Credit card companies make their money in a variety of ways. First, they make money by charging high interest rates on the money that they loan. They also charge a variety of fees for using the card, for late payments and for card maintenance.
During the recession, many credit card companies also started selling add-ons in addition to their traditional services. These add-ons were sold to customers as protection plans in case unforeseen events occurred. For example, these products claimed to protect consumers in cases of job loss, identity theft and other difficult situations. These products would offer debt cancellation and other services in exchange for a fee for those covered under the plan.
However, many consumers quickly found that the credit card companies were not honoring these services despite being paid for them. People found that they were not getting all the benefits that they had been promised. Many consumers were then left paying for credit card debt during difficult times in addition to having paid for the plans. Following lawsuits by consumers, many companies have stopped selling these products. Federal officials have also questioned the legitimacy of these programs and have called them deceptive.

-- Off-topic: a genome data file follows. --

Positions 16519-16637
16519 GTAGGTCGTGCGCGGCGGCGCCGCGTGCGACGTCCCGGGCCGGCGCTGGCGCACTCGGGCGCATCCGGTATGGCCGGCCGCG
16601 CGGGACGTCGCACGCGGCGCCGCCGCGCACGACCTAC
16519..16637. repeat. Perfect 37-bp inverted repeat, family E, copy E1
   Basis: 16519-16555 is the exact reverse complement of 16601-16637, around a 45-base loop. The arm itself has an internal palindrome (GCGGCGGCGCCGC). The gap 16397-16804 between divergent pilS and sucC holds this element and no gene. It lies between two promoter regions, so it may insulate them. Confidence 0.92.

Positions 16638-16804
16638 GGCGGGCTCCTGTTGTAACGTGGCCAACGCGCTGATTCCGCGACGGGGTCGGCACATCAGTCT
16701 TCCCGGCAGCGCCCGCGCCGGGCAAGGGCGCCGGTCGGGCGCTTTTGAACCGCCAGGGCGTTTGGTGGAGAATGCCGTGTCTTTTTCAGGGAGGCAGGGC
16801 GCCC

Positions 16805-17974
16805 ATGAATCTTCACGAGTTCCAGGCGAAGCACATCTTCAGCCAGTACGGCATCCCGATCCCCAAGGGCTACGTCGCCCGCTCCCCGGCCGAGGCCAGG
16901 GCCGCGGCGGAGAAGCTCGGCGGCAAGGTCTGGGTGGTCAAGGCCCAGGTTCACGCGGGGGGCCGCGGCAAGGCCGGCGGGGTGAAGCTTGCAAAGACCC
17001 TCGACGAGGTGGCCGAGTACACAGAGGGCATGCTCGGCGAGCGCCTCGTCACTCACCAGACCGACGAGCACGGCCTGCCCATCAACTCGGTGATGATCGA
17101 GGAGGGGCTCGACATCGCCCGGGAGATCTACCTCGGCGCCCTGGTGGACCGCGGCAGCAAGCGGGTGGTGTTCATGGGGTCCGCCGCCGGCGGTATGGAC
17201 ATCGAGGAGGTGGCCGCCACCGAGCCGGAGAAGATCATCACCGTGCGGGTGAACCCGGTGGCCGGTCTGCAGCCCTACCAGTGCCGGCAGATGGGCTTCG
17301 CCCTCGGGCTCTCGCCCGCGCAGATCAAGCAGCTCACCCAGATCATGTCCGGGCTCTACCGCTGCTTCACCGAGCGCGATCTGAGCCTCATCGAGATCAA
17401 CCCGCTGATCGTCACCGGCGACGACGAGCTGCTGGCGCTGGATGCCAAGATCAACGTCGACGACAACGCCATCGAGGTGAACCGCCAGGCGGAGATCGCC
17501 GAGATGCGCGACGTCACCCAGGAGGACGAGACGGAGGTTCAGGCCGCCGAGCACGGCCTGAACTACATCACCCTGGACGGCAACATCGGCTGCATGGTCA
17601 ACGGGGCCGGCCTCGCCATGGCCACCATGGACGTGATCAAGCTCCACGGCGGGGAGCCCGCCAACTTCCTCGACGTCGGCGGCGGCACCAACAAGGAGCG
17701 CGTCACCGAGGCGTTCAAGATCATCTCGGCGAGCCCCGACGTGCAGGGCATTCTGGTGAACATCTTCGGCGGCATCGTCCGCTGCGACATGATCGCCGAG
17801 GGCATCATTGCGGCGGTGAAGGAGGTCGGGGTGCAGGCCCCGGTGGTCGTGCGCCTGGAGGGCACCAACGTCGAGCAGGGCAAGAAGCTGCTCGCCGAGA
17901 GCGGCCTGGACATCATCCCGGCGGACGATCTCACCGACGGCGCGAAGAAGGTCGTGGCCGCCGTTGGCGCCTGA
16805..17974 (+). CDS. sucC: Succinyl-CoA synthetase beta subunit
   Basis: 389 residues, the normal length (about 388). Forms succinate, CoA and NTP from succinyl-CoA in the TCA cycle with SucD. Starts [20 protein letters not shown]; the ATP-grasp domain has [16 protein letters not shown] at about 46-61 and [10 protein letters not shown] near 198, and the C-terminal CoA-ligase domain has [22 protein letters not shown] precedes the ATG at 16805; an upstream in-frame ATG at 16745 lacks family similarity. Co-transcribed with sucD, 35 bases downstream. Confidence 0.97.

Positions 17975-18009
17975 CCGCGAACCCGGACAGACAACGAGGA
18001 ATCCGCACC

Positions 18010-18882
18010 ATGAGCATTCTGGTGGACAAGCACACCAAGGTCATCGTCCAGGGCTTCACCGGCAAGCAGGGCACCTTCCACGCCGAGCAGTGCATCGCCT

Many banks have also settled these lawsuits. Reports claim that banking giant Bank of America has reached a settlement in a lawsuit over these products. The company must now refund $738 million to consumers who used these add-ons, plus another $45 million to U.S. regulators in penalty fees.
Settlements, like this one, may help some people who were tricked into using these scam programs. However, it will likely do little to erase all of their credit card debt. Credit card companies are often aggressive in collecting debt and in hooking consumers to their products. New York residents struggling with credit card debt should understand their legal options and rights. With the right help, people can ensure they are not being unfairly treated and may be able to erase their debt.
Source: BBC, "Bank of America in $783m settlement over credit card practices," April 9, 2014